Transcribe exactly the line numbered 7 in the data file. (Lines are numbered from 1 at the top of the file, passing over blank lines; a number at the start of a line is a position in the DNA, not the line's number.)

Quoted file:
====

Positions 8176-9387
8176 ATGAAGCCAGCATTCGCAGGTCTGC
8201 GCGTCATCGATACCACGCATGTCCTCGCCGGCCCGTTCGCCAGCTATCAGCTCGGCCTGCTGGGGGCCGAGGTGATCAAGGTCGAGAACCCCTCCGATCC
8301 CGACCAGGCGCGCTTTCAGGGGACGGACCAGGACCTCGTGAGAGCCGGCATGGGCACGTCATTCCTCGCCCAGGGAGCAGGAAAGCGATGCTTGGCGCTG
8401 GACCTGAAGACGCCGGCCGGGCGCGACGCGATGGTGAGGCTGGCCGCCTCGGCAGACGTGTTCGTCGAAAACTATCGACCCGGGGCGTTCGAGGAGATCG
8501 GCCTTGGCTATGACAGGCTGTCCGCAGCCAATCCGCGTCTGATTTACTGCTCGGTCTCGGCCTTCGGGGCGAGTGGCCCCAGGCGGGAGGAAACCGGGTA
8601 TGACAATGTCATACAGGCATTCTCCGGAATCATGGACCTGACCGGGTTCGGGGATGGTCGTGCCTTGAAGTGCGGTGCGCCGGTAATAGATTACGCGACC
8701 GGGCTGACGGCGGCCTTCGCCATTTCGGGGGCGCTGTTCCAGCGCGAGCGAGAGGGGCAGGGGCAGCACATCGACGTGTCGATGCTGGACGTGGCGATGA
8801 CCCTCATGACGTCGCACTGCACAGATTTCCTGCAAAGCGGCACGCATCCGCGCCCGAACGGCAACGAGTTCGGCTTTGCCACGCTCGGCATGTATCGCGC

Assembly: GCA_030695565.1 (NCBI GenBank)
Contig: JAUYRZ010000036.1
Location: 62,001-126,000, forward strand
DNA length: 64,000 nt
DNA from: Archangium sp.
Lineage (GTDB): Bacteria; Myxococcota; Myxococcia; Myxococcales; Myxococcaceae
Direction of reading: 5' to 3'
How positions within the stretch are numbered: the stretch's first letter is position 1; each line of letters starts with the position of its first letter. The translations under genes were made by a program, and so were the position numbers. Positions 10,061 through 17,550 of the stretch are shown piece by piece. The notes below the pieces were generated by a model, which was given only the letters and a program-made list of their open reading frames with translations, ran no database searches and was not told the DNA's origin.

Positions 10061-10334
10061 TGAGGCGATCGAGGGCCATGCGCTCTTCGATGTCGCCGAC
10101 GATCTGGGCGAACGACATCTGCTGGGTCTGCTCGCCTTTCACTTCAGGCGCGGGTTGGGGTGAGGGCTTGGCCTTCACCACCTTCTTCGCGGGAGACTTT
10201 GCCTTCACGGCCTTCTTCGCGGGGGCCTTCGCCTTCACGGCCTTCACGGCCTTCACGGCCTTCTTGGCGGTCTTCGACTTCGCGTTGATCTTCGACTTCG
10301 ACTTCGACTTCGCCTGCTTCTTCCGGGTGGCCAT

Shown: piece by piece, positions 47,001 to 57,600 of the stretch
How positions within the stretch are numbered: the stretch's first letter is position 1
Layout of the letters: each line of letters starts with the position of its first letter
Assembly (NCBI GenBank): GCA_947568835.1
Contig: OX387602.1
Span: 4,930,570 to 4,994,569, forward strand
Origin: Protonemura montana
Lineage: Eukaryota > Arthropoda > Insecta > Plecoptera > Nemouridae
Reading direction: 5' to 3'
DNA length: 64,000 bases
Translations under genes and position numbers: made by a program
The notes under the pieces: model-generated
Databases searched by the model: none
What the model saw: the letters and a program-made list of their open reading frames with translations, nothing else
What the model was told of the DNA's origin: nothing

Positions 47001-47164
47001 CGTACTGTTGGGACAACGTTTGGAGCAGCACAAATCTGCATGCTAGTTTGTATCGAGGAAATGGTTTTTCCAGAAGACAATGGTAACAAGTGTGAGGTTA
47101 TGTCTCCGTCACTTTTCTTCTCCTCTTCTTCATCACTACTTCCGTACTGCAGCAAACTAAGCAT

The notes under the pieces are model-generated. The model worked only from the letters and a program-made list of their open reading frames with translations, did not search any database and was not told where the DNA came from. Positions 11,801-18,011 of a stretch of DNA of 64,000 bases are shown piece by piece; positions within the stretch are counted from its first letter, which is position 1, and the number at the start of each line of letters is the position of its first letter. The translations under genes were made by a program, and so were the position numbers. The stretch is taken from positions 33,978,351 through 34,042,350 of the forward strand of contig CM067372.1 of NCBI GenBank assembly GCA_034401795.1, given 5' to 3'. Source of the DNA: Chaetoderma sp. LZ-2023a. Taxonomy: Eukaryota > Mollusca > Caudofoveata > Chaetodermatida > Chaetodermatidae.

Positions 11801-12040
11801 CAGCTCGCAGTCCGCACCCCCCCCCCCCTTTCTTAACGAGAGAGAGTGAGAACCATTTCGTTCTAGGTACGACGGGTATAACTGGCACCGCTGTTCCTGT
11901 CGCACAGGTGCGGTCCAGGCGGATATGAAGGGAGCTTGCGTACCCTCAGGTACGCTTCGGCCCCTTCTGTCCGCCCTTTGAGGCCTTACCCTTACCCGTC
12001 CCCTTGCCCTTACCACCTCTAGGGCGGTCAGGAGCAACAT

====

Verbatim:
8601 TGACAATGTCATACAGGCATTCTCCGGAATCATGGACCTGACCGGGTTCGGGGATGGTCGTGCCTTGAAGTGCGGTGCGCCGGTAATAGATTACGCGACC